The stories from World War II and the Holocaust — first-person Shoah testimonies, works of historical research based on newly opened archives, academic texts, fictional accounts, biographies, collections of artwork, second- and third-generation memoirs — never seem to end.
On this 70th anniversary of the end of World War II, we salute the efforts of those who fought so valiantly, and we honor the memory of the millions who were murdered. After 70 years, there’s still much to learn and absorb; powerful new volumes continue to move and inspire readers. And so, our annual Fall Books section this week is devoted to books about various dimensions of the wartime experience.
In these pages, we look to a monumental publishing project that brings new light to the work of Primo Levi (with much material appearing in English for the first time), and to other subjects that reverberate decades later: the trail of stolen artwork and lost culture; the role of the Roosevelt administration; and the question of Jewish identity for subsequent generations, hidden and revealed, with very surprising twists.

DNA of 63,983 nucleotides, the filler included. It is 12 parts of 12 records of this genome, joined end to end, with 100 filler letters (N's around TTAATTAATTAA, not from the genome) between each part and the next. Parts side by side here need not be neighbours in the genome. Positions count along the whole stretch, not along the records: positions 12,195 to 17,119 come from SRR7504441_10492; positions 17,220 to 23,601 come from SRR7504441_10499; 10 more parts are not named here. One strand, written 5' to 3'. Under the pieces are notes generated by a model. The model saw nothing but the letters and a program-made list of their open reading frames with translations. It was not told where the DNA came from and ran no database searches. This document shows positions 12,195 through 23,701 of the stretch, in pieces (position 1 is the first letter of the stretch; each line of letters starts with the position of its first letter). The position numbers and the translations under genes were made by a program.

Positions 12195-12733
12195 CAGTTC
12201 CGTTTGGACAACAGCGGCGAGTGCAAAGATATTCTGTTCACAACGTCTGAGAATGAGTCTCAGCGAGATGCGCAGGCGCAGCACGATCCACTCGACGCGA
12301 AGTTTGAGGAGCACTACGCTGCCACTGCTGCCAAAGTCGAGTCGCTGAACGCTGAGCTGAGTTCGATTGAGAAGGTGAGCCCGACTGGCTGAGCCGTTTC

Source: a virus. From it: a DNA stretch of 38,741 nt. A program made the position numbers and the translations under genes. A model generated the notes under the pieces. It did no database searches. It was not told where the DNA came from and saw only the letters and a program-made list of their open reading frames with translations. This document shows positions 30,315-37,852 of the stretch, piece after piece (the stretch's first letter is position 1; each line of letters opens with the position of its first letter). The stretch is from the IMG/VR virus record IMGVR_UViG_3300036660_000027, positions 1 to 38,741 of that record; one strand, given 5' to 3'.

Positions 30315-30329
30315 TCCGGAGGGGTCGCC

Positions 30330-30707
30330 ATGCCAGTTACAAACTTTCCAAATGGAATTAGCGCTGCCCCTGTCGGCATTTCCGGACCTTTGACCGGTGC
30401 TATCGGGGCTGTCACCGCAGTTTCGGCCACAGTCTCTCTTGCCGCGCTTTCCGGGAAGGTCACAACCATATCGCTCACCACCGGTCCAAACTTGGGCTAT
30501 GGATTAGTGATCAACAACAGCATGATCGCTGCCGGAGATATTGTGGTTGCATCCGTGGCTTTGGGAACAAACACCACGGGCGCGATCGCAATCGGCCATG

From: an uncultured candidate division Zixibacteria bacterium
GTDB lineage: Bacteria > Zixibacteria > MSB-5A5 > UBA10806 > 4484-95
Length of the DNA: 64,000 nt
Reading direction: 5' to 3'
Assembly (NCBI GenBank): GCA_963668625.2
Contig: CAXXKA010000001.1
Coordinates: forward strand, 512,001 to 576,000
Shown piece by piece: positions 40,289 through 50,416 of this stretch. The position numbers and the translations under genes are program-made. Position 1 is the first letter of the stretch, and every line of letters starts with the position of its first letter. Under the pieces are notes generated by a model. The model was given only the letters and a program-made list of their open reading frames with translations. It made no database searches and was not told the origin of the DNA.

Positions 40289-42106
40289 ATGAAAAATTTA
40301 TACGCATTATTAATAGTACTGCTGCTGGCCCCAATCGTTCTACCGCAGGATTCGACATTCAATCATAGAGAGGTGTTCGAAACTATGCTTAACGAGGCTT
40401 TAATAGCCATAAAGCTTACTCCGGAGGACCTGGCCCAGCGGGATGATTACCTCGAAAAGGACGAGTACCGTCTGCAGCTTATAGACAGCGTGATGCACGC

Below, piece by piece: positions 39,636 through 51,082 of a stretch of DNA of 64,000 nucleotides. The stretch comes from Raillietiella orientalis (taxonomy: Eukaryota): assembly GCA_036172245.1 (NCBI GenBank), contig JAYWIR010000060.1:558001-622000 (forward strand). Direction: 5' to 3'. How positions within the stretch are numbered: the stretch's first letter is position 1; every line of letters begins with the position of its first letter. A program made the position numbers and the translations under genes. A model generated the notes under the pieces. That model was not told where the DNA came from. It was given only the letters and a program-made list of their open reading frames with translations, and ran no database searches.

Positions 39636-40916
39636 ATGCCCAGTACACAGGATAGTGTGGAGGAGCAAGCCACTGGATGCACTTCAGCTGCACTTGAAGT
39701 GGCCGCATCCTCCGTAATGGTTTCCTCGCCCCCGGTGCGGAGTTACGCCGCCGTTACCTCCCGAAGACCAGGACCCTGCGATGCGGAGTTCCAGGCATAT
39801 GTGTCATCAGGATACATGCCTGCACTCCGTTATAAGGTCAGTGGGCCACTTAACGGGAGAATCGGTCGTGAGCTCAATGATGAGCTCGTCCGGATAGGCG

The photo at right, from the archives of the American Jewish Joint Distribution Committee, shows French Jewish orphans decorating the grave of an American Jewish soldier in a U.S. military cemetery in France, as part of a 1948 national memorial day service for Americans who gave their lives for the liberation of France. The children stand at what appears to the lone Jewish grave in the cemetery. The photo reminds us of the lingering presence of the war, and is particularly timely this week as we think of French-Jewish connections: our hearts are turned to France.